One thing you can always say about U.E. “Pat” Patrick was that he was an original. Did things his way, but was always fair, a man who treated everyone that worked on his teams with dignity.
Mr. Patrick, who died on Tuesday, January 5 at 91 in Phoenix, Arizona, sure lived a full life. Born in Kentucky, he moved to Michigan where he worked in the oil industry, hitching up with his oil field partner Walt Michner to field Indy cars in the late 1960s. It was during this time that Mr. Patrick secured the sobriquet of a “wildcatter” in the industry as he worked to strike oil. He would later name his cars the “Wildcat” chassis.
In 1970 Patrick Racing was born and went on to win three Indianapolis 500 races with Gordon Johncock (1973 and 1982), as well as the 1989 victory with Emerson Fittipaldi in a Chip Ganassi-partnered car. One of those wins, the 1982 duel where Johncock bettered Rick Mears at the checkered flags by a minuscule .16-sec, came with a Wildcat chassis built by the Patrick team. Patrick Racing claimed two national championships as Johncock secured the USAC Champ Car title in 1976 and Fittipaldi claimed the CART championship in 1989, the same year he won the Indy 500.
Mr. Patrick was inducted into the Indianapolis Motor Speedway Hall of Fame in 2016 and the Motorsports Hall of Fame of America two years later.
One of Mr. Patrick’s greatest achievements was the formation of Championship Auto Racing Teams (CART) together with Roger Penske. This duo, influenced by Dan Gurney’s “white paper” on the future of open-wheel racing, changed the course of American open-wheel motorsports forever. As CART surged, USAC deflated. CART would succeed as open-wheel racing’s prime competition for nearly two decades while USAC still sticks with its core products of front-engine midget and sprint-car racing.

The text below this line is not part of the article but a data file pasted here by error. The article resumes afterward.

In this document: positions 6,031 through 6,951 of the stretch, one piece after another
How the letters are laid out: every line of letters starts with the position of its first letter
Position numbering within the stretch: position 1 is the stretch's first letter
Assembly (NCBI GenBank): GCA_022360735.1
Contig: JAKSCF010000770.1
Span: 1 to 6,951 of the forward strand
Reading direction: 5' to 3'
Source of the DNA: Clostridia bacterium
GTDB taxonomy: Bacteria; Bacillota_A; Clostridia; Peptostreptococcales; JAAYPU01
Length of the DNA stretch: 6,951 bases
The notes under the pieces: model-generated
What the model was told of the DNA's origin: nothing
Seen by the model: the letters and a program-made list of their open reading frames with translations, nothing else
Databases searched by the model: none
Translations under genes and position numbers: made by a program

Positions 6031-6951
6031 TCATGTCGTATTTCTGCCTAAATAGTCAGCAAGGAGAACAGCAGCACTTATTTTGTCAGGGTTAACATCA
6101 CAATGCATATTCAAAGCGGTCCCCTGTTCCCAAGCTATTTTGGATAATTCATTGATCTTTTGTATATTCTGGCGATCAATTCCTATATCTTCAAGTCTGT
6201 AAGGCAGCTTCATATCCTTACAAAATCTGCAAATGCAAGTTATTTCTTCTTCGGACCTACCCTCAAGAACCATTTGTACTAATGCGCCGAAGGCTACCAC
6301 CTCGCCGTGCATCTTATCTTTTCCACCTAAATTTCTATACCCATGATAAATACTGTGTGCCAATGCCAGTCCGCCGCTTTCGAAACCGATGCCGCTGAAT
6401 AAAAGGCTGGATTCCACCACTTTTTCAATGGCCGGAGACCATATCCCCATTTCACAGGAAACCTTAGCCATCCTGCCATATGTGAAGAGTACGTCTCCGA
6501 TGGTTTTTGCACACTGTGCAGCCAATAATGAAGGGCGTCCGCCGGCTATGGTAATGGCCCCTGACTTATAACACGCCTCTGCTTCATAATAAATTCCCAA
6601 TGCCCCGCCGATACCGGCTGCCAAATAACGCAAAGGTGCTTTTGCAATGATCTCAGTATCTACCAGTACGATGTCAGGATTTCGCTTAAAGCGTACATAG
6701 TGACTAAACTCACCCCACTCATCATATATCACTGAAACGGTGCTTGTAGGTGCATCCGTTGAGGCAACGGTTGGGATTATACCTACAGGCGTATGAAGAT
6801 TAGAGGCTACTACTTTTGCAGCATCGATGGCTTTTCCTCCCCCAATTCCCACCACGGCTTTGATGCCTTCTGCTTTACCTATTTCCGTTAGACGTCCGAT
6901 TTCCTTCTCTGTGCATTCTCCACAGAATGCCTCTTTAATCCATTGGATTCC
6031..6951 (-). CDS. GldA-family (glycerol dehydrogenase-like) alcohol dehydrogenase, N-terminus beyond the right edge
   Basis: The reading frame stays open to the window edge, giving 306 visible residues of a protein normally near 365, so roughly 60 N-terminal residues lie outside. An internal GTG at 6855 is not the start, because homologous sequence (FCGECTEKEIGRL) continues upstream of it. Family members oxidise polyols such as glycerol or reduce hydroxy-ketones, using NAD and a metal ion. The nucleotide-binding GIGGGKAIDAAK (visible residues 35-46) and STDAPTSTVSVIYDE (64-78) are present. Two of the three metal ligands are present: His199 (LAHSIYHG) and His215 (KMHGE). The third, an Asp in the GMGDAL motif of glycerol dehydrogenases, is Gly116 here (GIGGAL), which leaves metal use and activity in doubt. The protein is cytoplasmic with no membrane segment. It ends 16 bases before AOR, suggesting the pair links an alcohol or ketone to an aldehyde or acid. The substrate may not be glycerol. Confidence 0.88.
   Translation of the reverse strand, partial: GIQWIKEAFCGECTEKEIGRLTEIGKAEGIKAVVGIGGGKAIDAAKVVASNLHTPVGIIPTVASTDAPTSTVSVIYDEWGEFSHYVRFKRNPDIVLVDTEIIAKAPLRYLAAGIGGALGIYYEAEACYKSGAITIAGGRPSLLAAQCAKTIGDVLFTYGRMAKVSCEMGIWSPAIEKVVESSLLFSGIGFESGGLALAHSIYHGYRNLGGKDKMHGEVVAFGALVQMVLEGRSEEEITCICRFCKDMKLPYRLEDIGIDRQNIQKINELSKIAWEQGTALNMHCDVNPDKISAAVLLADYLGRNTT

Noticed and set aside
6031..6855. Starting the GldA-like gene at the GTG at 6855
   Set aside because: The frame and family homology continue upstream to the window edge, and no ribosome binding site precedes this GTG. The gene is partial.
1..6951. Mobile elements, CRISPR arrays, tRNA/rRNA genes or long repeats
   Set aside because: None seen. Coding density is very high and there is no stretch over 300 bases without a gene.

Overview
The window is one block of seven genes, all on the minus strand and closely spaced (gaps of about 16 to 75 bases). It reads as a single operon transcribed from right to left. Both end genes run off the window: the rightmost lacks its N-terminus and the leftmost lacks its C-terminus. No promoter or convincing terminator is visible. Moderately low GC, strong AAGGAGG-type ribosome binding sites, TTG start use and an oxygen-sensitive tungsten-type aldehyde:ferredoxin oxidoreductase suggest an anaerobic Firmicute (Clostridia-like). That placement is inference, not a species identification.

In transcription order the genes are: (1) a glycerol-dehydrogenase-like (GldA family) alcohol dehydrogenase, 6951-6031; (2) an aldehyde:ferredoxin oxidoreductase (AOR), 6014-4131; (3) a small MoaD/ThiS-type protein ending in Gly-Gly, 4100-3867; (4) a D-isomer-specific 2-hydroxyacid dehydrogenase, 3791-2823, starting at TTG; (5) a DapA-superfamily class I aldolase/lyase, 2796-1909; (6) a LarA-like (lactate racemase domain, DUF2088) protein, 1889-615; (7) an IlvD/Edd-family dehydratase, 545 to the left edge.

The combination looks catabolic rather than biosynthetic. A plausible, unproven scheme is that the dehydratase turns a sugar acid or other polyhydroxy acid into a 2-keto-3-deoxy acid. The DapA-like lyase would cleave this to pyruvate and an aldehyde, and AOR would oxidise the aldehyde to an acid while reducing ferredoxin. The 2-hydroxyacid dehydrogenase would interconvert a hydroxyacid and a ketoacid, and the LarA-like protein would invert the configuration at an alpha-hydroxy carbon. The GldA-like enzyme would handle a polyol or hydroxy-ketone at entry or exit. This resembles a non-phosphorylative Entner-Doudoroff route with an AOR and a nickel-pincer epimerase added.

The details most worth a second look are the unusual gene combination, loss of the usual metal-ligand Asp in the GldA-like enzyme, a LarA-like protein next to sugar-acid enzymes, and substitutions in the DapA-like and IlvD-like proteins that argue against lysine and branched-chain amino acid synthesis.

Mr. Patrick was also the founder of the American Racing Series that became Indy Lights and continues to this day as the penultimate step to driving a true Indy car. For that effort, he made the exquisite decision to place Roger Bailey at the lead, and Bailey helped make the Lights series into a force that, among others, gave us the now six-time NTT IndyCar Series champion, Scott Dixon.
It was Mr. Patrick who brought Firestone back to Indy car racing, by leading a test team that prepared the tire giant for the task at hand. His crew chief, Jim McGee, was helped by the talents of driver Scott Pruett, who gave up competition in order to help prepare Firestone to take on – and eventually banish – Goodyear in the open-wheel arena.
During his long stretch as a team owner – and only one of seven team owners to win three or more Indy 500 races – Mr. Patrick had the best of the best as his crew chiefs. George Bignotti took charge in the mid-1970s and stayed on to the close of that decade, while Jim McGee ran Mr. Patrick’s teams through to the close of the team owner’s career. Mr. Patrick last entered the 500 in 2004 with Al Unser Jr.; when his driver retired, so did the team owner.
Mr. Patrick moved to Phoenix, Arizona where he lived until his death. He is survived by three sons and a daughter.